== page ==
Tuesday, December 27, 2005

Hiller's roaring dinosaur gear. Thanks auntie Jo!

The Christmas that nearly wasn't

Since I’m leaving for the Congo in a month, people had a little bit of difficulty figuring out what they could give me this Christmas. My sister-in-law Nancy knew she could fall back on a CD or a DVD but she was hoping for something more inspired. One night it suddenly came to her—what about French translations of some of my favorite books, like Jane Austen’s Pride and Prejudice? It was sheer gifting genius! An hour later she still hadn’t happened upon such a translation on the Internet, but she suddenly discovered the “international” tab on Amazon and went to the France site. Surely the books would be there! This proved a bit tricky, however, seeing as how the site is all in French. But with a bit of guess work and a free-translation tool, she found the books!

With a just a week until Christmas she tried to pick a shipping option that would get the treasure from Europe to her house in time. My brother asked, “How much does it cost?” “I don’t know—it’s in euros!” was the reply. She didn’t care anyways; it was going to be the perfect present. The next day she checked online and the order had already shipped—it was going to arrive before Christmas!

A few days later, the package was there on the doorstep, plastered with foreign stickers and a little worn from its long journey. With glee Nancy rushed inside and tore open the box. There they were, all the books, just the ones she wanted…in English! Oh the devastation and disappointment! Not only that, but they were those Dover thrift additions that cost about 2 bucks. Not these ones—they were sent express from France! :o) It’s almost too painful to mention that the DVD she fell back on was already given to me by my sister. But I did get a great Celine Dion CD. Merci Nancy!

Our own chainsaw massacre of sorts.

He must have been good this year...maybe

After asking Santa for two whole years to bring him a toy chainsaw, my nephew Hiller’s joy was finally made complete this Christmas. Even the adults marveled at the tool, with its turning silver chain and smooth black finish. Savoring my Swedish pancakes and baked grapefruit, I mumbled “Uh-huh, sure,” to my nephew’s statement that he was going to go chainsaw the bows off the packages. Never underestimate the power of a toy chainsaw in the hands of a 4-year-old! But the massacre of the packages was actually quite funny and we enjoyed unwrapping our bow-less gifts anyway.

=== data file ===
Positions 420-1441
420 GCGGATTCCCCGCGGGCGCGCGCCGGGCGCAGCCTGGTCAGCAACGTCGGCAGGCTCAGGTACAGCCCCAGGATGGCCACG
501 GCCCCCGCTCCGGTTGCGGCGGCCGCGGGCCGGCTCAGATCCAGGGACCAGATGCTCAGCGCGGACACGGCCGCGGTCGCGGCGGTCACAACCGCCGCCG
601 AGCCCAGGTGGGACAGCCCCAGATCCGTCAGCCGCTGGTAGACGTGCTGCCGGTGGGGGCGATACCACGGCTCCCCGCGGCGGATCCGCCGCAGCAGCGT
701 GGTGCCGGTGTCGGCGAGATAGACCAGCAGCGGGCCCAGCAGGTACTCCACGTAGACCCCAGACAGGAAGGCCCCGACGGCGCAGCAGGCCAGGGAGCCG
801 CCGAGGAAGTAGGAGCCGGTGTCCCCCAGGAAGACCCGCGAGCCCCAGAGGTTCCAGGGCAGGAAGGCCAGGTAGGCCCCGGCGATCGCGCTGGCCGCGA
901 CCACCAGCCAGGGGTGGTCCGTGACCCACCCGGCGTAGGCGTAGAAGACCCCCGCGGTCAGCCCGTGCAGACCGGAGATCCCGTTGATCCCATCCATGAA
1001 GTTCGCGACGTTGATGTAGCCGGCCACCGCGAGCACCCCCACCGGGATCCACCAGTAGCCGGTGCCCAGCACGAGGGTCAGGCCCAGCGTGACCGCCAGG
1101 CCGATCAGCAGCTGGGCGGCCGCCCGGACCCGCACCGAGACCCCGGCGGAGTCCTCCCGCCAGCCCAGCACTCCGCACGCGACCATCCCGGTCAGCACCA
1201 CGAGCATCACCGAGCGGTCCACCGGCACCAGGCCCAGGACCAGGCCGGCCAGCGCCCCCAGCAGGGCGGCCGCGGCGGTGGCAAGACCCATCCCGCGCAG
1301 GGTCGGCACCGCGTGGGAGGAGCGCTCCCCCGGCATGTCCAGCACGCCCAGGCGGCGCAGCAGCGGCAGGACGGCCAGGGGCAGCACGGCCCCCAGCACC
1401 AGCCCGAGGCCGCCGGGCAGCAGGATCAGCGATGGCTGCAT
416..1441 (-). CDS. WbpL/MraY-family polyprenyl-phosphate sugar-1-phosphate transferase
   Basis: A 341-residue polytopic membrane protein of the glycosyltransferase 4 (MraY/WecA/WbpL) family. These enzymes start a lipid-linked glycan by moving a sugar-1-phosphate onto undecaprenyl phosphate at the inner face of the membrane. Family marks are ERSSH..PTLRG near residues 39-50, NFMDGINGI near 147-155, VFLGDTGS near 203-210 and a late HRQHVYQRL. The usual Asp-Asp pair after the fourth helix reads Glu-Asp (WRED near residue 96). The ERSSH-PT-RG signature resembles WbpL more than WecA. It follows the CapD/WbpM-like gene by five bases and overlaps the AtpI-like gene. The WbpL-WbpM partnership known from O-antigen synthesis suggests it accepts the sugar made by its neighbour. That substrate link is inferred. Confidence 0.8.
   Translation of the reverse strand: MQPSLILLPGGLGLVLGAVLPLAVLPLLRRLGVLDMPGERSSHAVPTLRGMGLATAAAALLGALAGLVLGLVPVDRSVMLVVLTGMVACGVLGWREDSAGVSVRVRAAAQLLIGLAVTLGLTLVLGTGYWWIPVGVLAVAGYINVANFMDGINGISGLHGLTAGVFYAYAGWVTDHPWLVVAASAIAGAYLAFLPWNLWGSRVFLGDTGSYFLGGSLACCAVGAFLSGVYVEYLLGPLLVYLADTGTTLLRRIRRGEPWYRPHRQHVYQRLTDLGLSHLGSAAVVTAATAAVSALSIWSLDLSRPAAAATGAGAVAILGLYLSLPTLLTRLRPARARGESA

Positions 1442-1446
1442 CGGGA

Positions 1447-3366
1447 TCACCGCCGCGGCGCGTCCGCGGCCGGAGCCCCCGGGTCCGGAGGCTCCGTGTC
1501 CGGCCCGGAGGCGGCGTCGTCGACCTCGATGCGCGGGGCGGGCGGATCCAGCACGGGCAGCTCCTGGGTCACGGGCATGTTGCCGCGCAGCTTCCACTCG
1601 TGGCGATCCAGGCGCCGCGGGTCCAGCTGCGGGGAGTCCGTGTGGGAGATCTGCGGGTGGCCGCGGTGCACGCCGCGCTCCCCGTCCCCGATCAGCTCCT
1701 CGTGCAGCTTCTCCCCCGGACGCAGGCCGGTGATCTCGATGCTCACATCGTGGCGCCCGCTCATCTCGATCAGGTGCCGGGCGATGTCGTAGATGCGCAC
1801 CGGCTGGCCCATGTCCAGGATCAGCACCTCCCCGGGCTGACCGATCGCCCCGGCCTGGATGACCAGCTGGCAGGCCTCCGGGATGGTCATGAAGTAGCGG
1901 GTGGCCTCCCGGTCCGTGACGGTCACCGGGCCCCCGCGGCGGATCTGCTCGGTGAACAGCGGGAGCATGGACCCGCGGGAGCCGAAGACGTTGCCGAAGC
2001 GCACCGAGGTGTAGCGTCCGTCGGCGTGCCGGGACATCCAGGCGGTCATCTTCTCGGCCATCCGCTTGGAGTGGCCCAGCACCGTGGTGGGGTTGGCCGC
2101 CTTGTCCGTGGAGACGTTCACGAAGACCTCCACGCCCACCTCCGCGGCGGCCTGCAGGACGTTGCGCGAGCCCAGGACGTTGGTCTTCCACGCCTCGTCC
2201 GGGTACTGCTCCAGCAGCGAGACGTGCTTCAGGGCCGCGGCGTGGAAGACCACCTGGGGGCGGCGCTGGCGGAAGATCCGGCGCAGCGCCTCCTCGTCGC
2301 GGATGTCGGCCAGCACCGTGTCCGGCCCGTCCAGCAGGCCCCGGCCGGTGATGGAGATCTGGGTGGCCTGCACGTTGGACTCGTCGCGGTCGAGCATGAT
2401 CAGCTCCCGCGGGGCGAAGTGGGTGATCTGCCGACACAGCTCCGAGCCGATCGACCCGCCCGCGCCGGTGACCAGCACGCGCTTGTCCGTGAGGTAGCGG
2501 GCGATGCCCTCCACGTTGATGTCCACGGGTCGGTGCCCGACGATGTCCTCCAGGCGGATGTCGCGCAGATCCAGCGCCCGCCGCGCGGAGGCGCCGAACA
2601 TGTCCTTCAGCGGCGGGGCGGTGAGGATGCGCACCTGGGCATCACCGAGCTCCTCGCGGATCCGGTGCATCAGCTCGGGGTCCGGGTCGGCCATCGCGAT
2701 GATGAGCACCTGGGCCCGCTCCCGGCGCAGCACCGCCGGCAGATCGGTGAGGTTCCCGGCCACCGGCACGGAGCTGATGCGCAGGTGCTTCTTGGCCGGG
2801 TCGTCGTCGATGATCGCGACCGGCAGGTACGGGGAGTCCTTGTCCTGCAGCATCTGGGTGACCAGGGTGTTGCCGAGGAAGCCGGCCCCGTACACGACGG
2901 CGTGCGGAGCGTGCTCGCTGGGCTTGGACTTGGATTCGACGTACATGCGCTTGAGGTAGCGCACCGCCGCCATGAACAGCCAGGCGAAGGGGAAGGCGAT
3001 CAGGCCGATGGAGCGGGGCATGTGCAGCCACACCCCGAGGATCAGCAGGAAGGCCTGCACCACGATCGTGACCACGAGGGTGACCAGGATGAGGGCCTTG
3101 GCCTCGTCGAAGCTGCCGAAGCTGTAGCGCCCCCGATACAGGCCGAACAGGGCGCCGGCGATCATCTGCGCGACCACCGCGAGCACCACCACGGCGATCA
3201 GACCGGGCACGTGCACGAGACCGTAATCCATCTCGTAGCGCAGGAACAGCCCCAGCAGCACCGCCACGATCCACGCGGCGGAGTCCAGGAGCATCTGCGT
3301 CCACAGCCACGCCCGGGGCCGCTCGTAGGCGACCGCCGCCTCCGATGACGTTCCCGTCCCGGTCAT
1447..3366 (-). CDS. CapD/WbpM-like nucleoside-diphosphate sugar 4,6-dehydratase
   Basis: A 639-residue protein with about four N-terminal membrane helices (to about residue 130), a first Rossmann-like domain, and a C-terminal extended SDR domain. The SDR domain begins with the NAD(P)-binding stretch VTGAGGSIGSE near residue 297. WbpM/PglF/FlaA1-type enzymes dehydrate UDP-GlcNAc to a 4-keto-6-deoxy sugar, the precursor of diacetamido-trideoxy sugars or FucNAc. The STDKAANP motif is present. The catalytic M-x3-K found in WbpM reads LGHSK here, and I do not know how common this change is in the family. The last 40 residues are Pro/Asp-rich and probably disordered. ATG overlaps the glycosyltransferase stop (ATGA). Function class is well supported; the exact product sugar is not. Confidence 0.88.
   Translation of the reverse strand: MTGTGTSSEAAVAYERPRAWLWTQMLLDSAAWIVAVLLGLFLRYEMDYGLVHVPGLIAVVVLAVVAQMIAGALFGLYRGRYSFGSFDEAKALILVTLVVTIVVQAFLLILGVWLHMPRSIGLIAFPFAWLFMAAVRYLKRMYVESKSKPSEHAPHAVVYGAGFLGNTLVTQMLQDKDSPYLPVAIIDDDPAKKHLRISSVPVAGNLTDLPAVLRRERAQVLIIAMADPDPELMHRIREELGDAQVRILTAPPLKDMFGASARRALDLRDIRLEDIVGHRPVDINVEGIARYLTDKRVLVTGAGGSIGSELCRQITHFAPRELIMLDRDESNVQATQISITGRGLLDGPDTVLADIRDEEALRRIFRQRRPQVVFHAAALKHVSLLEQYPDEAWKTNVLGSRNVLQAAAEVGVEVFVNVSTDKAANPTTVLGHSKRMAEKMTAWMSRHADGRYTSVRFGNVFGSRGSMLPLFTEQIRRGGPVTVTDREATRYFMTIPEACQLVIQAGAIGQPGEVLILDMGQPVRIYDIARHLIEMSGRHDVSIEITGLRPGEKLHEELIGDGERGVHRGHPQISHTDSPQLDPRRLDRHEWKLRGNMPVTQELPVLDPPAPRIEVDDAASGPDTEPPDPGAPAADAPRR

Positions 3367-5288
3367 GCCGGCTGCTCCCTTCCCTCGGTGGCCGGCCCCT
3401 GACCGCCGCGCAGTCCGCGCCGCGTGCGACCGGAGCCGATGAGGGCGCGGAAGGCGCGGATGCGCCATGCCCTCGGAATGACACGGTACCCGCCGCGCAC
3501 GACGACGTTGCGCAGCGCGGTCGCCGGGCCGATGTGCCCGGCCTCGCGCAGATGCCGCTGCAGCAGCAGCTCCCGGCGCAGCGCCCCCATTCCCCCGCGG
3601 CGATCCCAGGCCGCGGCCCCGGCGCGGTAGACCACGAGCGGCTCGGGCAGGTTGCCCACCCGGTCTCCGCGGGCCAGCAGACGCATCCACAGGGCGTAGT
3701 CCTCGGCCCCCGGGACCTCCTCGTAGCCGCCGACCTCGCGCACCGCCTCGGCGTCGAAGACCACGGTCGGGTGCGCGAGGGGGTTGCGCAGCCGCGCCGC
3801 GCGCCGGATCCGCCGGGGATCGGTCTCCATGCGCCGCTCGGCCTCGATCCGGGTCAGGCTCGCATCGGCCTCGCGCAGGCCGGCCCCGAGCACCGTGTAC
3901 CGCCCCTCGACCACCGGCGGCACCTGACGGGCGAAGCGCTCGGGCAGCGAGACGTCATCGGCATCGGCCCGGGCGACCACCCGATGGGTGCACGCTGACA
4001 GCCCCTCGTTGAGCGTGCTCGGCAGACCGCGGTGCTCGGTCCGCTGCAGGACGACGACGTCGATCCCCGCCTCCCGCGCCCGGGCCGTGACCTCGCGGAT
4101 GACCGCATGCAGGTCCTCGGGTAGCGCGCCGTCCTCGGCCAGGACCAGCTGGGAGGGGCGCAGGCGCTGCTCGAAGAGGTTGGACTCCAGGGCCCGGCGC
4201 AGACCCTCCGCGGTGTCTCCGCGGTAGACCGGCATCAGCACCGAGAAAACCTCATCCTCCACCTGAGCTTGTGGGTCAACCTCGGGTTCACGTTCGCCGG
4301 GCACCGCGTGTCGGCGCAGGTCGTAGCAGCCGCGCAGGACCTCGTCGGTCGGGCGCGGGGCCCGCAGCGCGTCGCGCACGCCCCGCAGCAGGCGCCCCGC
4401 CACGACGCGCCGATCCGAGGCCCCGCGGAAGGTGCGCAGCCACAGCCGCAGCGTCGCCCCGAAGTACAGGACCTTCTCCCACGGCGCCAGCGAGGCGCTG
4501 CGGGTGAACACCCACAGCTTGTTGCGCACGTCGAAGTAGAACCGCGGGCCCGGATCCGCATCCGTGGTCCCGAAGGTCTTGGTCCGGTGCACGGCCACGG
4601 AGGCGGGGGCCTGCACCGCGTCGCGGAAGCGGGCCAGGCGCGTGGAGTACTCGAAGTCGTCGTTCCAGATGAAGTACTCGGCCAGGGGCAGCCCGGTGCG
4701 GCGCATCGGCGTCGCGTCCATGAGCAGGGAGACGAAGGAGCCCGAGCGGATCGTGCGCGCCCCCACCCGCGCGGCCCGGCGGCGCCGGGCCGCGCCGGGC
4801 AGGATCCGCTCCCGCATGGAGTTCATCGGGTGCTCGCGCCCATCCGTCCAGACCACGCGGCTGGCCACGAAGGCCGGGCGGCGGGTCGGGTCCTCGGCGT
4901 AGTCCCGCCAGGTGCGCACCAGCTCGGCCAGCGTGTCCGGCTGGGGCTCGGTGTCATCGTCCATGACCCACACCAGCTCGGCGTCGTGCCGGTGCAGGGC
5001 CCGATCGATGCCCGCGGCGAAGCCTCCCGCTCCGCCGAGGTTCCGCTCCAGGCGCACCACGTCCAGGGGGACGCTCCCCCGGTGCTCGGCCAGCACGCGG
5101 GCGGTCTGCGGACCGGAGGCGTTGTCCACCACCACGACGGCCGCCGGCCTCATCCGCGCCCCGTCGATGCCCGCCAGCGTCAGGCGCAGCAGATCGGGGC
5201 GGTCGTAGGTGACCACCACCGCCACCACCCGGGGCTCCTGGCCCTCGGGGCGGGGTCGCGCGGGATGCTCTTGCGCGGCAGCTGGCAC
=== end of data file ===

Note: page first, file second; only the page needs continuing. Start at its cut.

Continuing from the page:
Tuesday, December 20, 2005

And here it is! The Christmas Tree! And my new haircut I got today! And my nephew Hiller! And a monkey! If you look really close, you might notice I got my teeth cleaned this morning. Well, you probably can't, but just take my word for it. The dentist said "If everyone had teeth like her's I'd be out of a job." Yay for clean teeth!

It snowed yesterday! Didn't amount to anything, but it was still beautiful to watch the flakes floating down.

Sunday, December 18, 2005

Here's me picking out a xmas tree. This one was ugly, but just wait until you see the one we actually got! It's all decorated but I don't have a photo yet. It's nice to be home for the holiday traditions.

Check it out! We bought a raclette grill! Now I can pretend like I'm in Switzerland. Except check out that yummy thick-sliced bacon--not how the Swiss do a raclette. But it was delicious. We can even buy real raclette cheese at Trader Joe's. Yay! Oh, and ours is non-stick so there's no cheesy mess afterwards.

For my foreign readers and friends overseas, here's some quality American Christmas lights.

I've been trying to take some pics of Oregon-ish things. Here's one of the many hazelnut orchards near where I went to university.

Funny Stuff

Here's a few funny things people have said lately:

While I was helping my sister with her dreads the other day my 4 year old nephew was bouncing around and he said, "Hey guys! How 'bout some back-combing?! B is for back-combing."

Last week my mom was questioning our Nicaraguan guest about what kind of milk he'd like her to buy. Skim? 1%? 2%? He asked, "Is there anywhere we can just get 100% of milk?"

The other night my mom was searching for something in her purse. Besides the usual assortment of receipts and wadded up kleenixes, she pulled out a persimmon and set it on the table. A persimmon! Her explanation? "I picked it up off the ground because I wanted to know what it tasted like." Mmmmm...

My mom keeps telling me that country music isn't depressing like some people say but is actually hysterically funny. So I tuned my car radio in the other night and sure enough a song came on called "She thinks my tractor's sexy." The lyrics include lines like "Well she ain't into cars or pick up trucks, but if it runs like a Deere man her eyes light up." Yeah, mine too.

Sunday, December 11, 2005